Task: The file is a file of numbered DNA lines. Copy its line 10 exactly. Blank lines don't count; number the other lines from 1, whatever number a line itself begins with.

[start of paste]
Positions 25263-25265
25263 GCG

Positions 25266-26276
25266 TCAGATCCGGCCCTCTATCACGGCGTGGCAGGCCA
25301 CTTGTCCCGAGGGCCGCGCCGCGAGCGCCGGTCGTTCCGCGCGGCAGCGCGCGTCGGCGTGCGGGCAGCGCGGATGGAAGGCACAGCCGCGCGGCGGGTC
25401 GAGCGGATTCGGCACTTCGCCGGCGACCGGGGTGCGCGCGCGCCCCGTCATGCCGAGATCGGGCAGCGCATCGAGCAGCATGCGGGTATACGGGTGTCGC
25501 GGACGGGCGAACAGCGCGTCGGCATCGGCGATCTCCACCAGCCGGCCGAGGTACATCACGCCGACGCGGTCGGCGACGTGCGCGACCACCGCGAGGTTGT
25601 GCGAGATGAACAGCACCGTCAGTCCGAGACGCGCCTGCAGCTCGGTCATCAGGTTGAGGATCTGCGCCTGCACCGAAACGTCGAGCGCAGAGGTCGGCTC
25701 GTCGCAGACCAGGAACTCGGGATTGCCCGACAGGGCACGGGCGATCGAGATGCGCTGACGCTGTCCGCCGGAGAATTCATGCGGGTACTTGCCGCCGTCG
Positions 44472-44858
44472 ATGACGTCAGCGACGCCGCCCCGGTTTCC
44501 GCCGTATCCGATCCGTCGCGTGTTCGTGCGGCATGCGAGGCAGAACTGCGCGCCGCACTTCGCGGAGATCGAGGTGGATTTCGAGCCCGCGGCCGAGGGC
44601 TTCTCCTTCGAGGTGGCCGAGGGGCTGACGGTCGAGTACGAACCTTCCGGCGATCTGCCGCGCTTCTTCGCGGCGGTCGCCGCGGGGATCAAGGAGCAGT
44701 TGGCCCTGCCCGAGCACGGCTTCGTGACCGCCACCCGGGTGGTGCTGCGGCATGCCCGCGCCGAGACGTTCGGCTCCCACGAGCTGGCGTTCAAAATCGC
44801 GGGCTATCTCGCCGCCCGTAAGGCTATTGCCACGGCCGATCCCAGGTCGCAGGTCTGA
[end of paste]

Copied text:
Positions 44472-44858